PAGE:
Always make sure you have a strong subject for your scene. Start by identifying the subject and then build your scene around it, rather than the other way round - starting with the scene and then trying to identify a subject afterwards.

3 Dead space

In landscape and seascape shots, it’s generally accepted that you should have a split ratio of something like one-third land, two-thirds sky or vice versa in your composition.

This will mean that one particular part of your image will be more prominent than the other, depending on what the subject is - however, this doesn’t always work. For the image below from Budle Bay, Northumberland, I think it’s certainly the case that I got that ratio wrong. I made the sky more prominent in the scene to try and achieve a sense of scale. Still, by doing this, I’ve incorporated a lot of dead space (areas of the image that have no discernible relation to the subject) that doesn’t do anything for the overall shot. It would have looked far better if I had incorporated less sky and more of the dunes.

Always be aware of the dead space around your subject. Having too much can detract from the overall scene and make the eye hard to move through your image.

4 Too much clutter

As well as times when there might not enough going on in a shot, it’s also very possible to have too much going on too.

"As well as times when there might not enough going on in a shot, it’s also very possible to have too much going on too."

Take this photo below from Holy Island, Northumberland; there are several elements that could serve as the focal point/ subject of the image; the castle, the wooden pillars, the seaweed and the rocks. But having it all together framed this way makes it hard to discern what the eye should be looking at. The scene is also tightly packed together - in a nutshell, it’s too cluttered.

Saying this, when you’re out on location, it’s very easy to get carried away with the scene in front of you and forget about what it is precisely you want to photograph - I’m guilty of this for sure. So the best advice I can give is to just step back and take some time to examine the scene in front of you. Find the focal point of your image (what you want your main subject to be) and make sure you’re giving it enough space to do it justice.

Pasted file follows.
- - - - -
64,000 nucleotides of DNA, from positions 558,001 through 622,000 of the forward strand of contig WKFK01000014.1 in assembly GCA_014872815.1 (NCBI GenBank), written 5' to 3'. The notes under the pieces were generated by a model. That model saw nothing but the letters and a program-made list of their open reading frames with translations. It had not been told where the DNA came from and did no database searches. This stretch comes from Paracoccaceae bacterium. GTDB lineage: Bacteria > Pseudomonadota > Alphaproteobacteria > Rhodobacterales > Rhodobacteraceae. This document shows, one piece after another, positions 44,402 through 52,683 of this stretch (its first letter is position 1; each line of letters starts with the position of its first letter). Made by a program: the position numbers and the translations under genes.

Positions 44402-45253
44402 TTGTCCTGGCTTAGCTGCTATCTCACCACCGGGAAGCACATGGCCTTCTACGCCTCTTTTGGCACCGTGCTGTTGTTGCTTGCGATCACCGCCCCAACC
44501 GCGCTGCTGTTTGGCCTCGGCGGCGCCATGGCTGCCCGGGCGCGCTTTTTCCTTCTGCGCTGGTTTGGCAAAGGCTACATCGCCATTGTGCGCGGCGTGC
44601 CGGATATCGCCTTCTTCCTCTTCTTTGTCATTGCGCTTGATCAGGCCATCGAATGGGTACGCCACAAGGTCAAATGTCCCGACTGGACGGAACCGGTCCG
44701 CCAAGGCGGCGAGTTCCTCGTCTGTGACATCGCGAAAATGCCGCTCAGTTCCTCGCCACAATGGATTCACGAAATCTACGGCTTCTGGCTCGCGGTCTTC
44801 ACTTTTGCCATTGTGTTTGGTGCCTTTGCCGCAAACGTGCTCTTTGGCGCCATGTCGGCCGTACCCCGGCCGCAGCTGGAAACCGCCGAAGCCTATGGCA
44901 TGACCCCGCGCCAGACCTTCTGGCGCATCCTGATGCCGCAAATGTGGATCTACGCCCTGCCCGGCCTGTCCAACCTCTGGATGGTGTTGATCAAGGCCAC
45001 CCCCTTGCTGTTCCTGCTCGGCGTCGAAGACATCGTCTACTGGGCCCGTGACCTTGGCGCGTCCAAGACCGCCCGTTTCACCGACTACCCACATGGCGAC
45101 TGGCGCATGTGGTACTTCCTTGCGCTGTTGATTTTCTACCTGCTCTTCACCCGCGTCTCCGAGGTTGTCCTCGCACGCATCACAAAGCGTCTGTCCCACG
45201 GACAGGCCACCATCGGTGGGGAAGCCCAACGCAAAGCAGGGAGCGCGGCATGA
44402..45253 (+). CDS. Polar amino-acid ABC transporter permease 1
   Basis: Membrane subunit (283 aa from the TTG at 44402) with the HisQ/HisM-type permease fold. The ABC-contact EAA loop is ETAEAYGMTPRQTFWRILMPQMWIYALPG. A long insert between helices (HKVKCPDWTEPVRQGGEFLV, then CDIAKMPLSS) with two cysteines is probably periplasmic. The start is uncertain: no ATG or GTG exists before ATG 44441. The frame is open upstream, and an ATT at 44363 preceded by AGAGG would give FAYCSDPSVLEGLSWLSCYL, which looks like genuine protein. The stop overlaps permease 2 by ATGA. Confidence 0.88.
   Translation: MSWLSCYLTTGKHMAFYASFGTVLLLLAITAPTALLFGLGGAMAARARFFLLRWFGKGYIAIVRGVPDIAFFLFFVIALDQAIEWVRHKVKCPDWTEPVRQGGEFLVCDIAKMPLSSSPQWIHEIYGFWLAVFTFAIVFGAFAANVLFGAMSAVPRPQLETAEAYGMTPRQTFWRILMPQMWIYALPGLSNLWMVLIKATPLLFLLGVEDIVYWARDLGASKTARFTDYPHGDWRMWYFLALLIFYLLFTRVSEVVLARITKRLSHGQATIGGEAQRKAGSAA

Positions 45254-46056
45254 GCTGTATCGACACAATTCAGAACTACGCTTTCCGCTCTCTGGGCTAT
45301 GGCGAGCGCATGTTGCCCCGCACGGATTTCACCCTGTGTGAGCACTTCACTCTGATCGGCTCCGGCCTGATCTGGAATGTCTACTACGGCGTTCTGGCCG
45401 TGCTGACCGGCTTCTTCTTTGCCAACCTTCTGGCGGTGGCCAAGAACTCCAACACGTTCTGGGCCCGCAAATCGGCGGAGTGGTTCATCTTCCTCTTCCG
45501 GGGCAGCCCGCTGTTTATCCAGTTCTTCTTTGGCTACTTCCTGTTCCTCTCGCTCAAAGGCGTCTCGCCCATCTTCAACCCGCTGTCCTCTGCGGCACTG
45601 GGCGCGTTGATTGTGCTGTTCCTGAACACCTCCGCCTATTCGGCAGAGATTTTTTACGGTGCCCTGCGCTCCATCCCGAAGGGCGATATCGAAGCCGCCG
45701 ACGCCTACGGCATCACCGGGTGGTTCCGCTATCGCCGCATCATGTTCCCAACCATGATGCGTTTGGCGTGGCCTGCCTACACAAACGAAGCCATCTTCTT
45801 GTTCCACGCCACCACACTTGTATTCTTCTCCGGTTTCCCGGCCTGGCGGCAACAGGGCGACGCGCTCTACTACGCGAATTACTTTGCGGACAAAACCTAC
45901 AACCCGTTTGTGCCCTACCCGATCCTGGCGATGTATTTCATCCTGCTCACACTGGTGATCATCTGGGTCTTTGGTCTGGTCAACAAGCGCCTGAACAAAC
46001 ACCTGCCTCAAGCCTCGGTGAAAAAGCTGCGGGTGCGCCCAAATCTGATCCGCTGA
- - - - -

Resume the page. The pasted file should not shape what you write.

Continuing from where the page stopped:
As well as times when there might not enough going on in a shot, it’s also very possible to have too much going on too.

5 Distracting elements

You could have the most stunning scenery in front of you, and through the viewfinder, the composition in-camera looks perfect, too; but only when you get home and look at the images in post-production you find there’s something about the shot that just isn’t quite right.

"...it pays to slow down and look at the scene in front of you."

This can often be due to distracting elements within the frame diverting the eye away from the main subject. Below is another example from my shoot at Budle Bay where the bush to the right of the frame, I feel, is distracting from the image's subject and makes the whole scene feel unbalanced. No matter how much I try to crop it out either - it just doesn’t work.

Distracting elements is another occasion where it pays to slow down and look at the scene in front of you. In particular, take a look at the edges of your frame - this is often where the most distracting elements occur. If something is diverting your attention to the edges of the scene, and it’s not supposed to be like that, try to remove it in-camera as much as possible. You can remove it from the scene with something as simple as shifting your setup slightly to the side or positioning your camera differently.

Further reading: